Using pointer to slice from vec when calling C code from Rust

I'm converting code from C to Rust

C code:

uint16_t W25Q64_read(uint32_t addr,uint8_t *buf,uint16_t n){ 
  unsigned char *data;
  int rc;

  data = (unsigned char*)malloc(n+4);
  data[0] = CMD_READ_DATA;
  data[1] = (addr>>16) & 0xFF;     // A23-A16
  data[2] = (addr>>8) & 0xFF;      // A15-A08
  data[3] = addr & 0xFF;           // A07-A00
  rc = wiringPiSPIDataRW (_spich,data,n+4);
  memcpy(buf,&data[4],n);
  free(data);
  return rc-4;
}

Rust code:

pub fn read(&self, address: u32, number_of_bytes: u16) ->  Result<Vec<u8>, u16> {
    let s: usize = number_of_bytes as usize + 4;
    let mut data = vec![0u8;s];
    data[0] = CMD_READ_UNIQUE_ID;
    data[1] = (address>>16 & 0xFF) as u8;     // A23-A16
    data[2] = (address>>8 & 0xFF) as u8;      // A15-A08
    data[3] = (address & 0xFF) as u8;         // A07-A00
    let mut _r: i32 = 0;
    _r = unsafe{wiringPiSPIDataRW(self.spi_channel,data.as_mut_slice().as_mut_ptr(), data.len() as i32)};
    let v = (&(data.as_slice())[4..]).to_vec();
    Ok(v)
}

On the C code, I get 256 255 results when I try to read 256 bytes. On the Rust code, for the same address and same number of bytes, I get

0,210,104,44,22,219,93,37,46,210,104,44,22,219,93,37,46,210,104,44,22,219,93,37,46,210,104,44,22,219,93,37,46,210,104,44,22,219,93,37,46,210,104,44,22,219,93,37,46,210,104,44,22,219,93,37,46,210,104,44,22,219,93,37,46,210,104,44,22,219,93,37,46,210,104,44,22,219,93,37,46,210,104,44,22,219,93,37,46,210,104,44,22,219,93,37,46,210,104,44,22,219,93,37,46,210,104,44,22,219,93,37,46,210,104,44,22,219,93,37,46,210,104,44,22,219,93,37,46,210,104,44,22,219,93,37,46,210,104,44,22,219,93,37,46,210,104,44,22,219,93,37,46,210,104,44,22,219,93,37,46,210,104,44,22,219,93,37,46,210,104,44,22,219,93,37,46,210,104,44,22,219,93,37,46,210,104,44,22,219,93,37,46,210,104,44,22,219,93,37,46,210,104,44,22,219,93,37,46,210,104,44,22,219,93,37,46,210,104,44,22,219,93,37,46,210,104,44,22,219,93,37,46,210,104,44,22,219,93,37,46,210,104,44,22,219,93,37,46,210,104,44,22,219,93,37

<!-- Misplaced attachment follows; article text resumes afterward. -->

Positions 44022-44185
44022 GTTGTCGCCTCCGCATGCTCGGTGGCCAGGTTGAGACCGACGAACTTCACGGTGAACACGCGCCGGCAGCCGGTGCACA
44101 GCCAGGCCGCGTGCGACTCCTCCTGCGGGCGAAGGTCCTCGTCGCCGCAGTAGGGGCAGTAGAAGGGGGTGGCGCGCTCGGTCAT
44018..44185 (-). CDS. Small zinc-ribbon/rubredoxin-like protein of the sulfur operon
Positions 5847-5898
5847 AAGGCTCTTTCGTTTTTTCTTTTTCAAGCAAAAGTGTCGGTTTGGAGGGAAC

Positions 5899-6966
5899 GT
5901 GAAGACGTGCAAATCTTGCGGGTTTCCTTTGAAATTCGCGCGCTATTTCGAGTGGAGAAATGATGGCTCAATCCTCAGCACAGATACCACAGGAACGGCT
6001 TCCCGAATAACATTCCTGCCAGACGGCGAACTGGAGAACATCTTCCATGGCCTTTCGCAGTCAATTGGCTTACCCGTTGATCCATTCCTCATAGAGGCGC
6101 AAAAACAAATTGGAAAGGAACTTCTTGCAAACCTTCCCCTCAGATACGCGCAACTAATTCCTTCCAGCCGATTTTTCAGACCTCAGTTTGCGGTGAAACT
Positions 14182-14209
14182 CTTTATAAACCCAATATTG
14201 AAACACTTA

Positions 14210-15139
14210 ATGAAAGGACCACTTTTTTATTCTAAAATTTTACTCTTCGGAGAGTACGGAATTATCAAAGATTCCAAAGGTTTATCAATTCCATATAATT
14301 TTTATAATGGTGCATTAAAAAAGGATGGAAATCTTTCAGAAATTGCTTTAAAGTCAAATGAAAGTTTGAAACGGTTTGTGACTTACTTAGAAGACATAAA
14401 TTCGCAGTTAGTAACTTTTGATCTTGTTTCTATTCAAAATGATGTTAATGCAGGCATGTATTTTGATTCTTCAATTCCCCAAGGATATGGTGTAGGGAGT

I always get this, I don't know why.

My assumption is that something is wrong with using a pointer to a slice owned by a vector. Somehow when C code tries to write to this slice, things go wrong. Could this possibly be the problem?

I cannot see anything wrong except for this.

Is CMD_READ_DATA same as CMD_READ_UNIQUE_ID?

1 Like

As an aside, you can simplify this assignment:

let v = (&(data.as_slice())[4..]).to_vec();

to this:

let v = data[4..].to_vec();

Similarly, you can call data.as_mut_ptr() directly, without calling .as_slice().

2 Likes

I reckon you'll be getting an error from the OS and reading garbage off the SPI bus, but don't notice because you never check the _r return code.

Your Rust code looks pretty much identical with the exception that the Rust version sends down a bunch of zeroes after the CMD_READ_DATA while C sends down uninitialized bytes. I'm assuming the other end never reads the message payload after the first 4 bytes though, so that shouldn't make a difference.

You are passing data pointer into wiringPi just fine, although data.as_mut_slice().as_mut_ptr() can be simplified to just data.as_mut_ptr() because Vec<u8> dereferences to a slice.

This is how I ported the C code. It's pretty similar to your version, except I added some error handling using std::io::Error's last_os_error() constructor.

const CMD_READ_DATA: u8 = 0x42;

pub fn W25Q64_read(channel: c_int, address: u32, number_of_bytes: usize) -> Result<Vec<u8>, Error> {
    let mut data = vec![0; number_of_bytes + 4];

    data[0] = CMD_READ_DATA;
    let address = address.to_le_bytes();
    data[1..4].copy_from_slice(&address[1..]);

    unsafe {
        let bytes_written = wiringPiSPIDataRW(channel, data.as_mut_ptr(), data.len() as c_int);

        // wiringPiSPIDataRW() just does an ioctl call under the hood, so we
        // follow the usual Linux error handling conventions
        if bytes_written >= 0 {
            // throw away the first 4 bytes
            let _ = data.drain(..4);
            // And make sure we only return the number of bytes that was written
            data.truncate(bytes_written - 4);
            Ok(data)
        } else {
            Err(Error::last_os_error())
        }
    }
}

(playground)